Charting the IIoT Use Case Evolution
Written by Brett Murphy
October 30, 2019
For the past several years, the Industrial Internet of Things (IIoT) has been ranked among the top game-changers in industry. This week at the IoT Solutions World Congress event in Barcelona for example, new case studies across healthcare, transportation, energy and manufacturing are set to be unveiled that illustrate the course of this evolution.
Yet in the past, the majority of IIoT system applications have tended to be focused around relatively simple use cases and value propositions. The killer IIoT application-of-the-moment seems to be predictive maintenance. With the help of additional sensors, connectivity and backend machine learning analytics, organizations are instrumenting their valuable “edge” assets to enable predictive maintenance, extending asset life and reducing maintenance costs. Much like email for the early Internet, predictive maintenance and asset monitoring use cases in general will drive the adoption and expansion of the IIoT.
And like we have seen with the Internet, over time there will be a continuing evolution of IIoT system applications to address more capable (and more valuable) use cases and value propositions.
Advancing Levels of IIoT Use Cases
In the following diagram, you can see three different "levels" of IIoT use cases: Asset Monitoring, Process Optimization and System Autonomy. The capability for IIoT systems to address more advanced levels of use cases is enabled by increasing data interconnectivity (this is where RTI and DDS come in) and AI (analytics).
IIoT Use Case Evolution with increasing data interconnectivity and analytics
Asset monitoring includes the use cases captured under the heading of asset performance management (including predictive maintenance, tracking, etc). Data is collected from sensors placed on assets and transmitted to a back-end server for analysis. In general, this category of use case does not have peer-to-peer data connectivity.
Process optimization involves increasing the number of sensors and machines across a process. Here, the systems are beginning to use more real-time decision making to optimize entire processes utilizing multiple assets. For example, for a gas pipeline, beyond simply instrumenting the turbines in a pipeline pumping station, you gain additional visibility into the state of the valves, flow meters and other process elements to optimize the gas pressurization and pumping process. Implementing a system like this requires more data, more analytics at the edge and more peer-to-peer data connectivity. The complexity and the value have correspondingly increased.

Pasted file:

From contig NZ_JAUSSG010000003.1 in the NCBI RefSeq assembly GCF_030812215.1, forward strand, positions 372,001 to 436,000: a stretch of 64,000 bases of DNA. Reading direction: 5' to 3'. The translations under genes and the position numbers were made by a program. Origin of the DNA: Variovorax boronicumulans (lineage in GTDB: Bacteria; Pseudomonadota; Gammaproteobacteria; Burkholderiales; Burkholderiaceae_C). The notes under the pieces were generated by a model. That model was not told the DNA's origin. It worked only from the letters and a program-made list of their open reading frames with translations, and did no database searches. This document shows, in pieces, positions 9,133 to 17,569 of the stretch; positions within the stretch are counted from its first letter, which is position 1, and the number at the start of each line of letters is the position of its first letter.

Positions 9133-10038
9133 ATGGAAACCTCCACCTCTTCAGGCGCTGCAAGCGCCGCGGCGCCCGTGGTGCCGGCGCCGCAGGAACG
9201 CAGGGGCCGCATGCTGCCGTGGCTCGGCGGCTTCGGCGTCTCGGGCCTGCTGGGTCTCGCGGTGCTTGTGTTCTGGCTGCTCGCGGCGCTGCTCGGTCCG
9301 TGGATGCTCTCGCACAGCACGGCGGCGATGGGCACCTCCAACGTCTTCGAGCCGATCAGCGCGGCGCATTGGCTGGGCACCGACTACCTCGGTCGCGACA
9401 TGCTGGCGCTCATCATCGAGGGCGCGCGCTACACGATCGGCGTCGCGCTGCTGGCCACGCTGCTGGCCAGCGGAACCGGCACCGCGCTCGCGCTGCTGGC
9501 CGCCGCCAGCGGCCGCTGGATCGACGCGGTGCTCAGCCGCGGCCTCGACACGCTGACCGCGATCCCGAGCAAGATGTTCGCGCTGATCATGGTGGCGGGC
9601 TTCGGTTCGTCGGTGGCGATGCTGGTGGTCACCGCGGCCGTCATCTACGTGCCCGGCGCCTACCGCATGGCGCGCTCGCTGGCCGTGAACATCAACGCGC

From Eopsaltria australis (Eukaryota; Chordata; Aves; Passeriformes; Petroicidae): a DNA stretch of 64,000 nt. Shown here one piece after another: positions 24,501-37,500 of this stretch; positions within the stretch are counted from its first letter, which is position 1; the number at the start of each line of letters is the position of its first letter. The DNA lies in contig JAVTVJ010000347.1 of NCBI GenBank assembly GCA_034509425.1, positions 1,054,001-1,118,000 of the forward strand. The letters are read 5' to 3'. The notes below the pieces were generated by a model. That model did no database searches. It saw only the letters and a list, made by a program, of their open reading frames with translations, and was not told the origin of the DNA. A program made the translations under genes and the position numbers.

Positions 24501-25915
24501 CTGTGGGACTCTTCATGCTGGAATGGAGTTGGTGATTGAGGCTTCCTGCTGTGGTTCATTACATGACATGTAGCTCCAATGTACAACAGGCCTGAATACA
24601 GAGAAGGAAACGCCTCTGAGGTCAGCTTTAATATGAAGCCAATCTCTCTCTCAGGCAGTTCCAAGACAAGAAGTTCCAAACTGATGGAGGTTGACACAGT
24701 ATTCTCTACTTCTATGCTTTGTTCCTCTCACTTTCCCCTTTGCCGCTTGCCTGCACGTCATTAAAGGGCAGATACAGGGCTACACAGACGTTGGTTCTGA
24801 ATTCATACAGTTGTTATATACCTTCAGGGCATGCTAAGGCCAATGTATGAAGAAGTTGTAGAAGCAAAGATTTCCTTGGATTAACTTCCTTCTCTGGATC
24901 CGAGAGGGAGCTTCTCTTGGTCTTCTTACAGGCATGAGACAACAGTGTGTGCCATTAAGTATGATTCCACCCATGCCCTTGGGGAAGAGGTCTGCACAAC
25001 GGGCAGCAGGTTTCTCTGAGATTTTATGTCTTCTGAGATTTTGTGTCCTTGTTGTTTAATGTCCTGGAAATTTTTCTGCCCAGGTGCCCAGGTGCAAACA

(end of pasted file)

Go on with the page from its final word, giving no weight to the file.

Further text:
System autonomy is at the highest level of use cases. This removes humans from the loop and uses artificial intelligence (AI) to manage more and more of the system. Continuing with our energy use case examples, an offshore wind farm has some obviously valuable assets to monitor and protect. Instrumenting all the elements in the wind farm and providing visibility across the entire power generation process offers a variety of opportunities to optimize power generation. Automating the entire system brings even more value. This requires peer-to-peer connectivity between the turbines and controllers, the addition of a wind farm process control layer to optimize and automate farm operations and bi-directional control with a backend control center that is managing multiple wind farms to optimize power generation to match market pricing and conditions.
Predictive maintenance of each turbine remains an important use case in this autonomous system, but it’s a side application for a single use case – a relatively simple one. Large scale system autonomy is where the real value of IIoT lies – and it’s where we are heading.
DDS for IIoT Data Interconnectivity
Data Distribution Service (DDS) is the connectivity framework for real-time information flow in distributed systems. It started in the Autonomy realm back in 2005 with use cases from the U.S. Navy. Since then, we’ve seen more and more commercial IIoT applications, and DDS has been tailored and used in many optimization use cases. DDS is very useful for large optimization-focused systems that need secure, high-performance, scalable data connectivity. For example, GE Healthcare’s next-generation patient monitoring system helps a hospital integrate, visualize and optimize the process of delivering healthcare. While DDS can be used for relatively simple asset monitoring use cases, it is used more widely in organizations building out autonomy and optimization systems.
The future of the IIoT is large-scale, highly performant, secure and resilient autonomous systems. Advanced analytics and a ubiquitous data connectivity fabric are key enablers. DDS is the proven data connectivity framework for integrating the analytics and software that power these autonomous systems. To view a summary of RTI’s library of use cases, please visit https://www.rti.com/industries.
About the author
Brett Murphy is senior director of market development, Industrial Internet of Things (IIoT) with RTI, where he is responsible for RTI’s efforts with industry consortia and strategic partners. For over 20 years, Brett has worked on controls analysis, hardware-in-the-loop test systems, robotics, real-time software development, and systems engineering in the aerospace and embedded software industries. In the distant past, Brett received a BS and MS in Aerospace Engineering from Stanford University.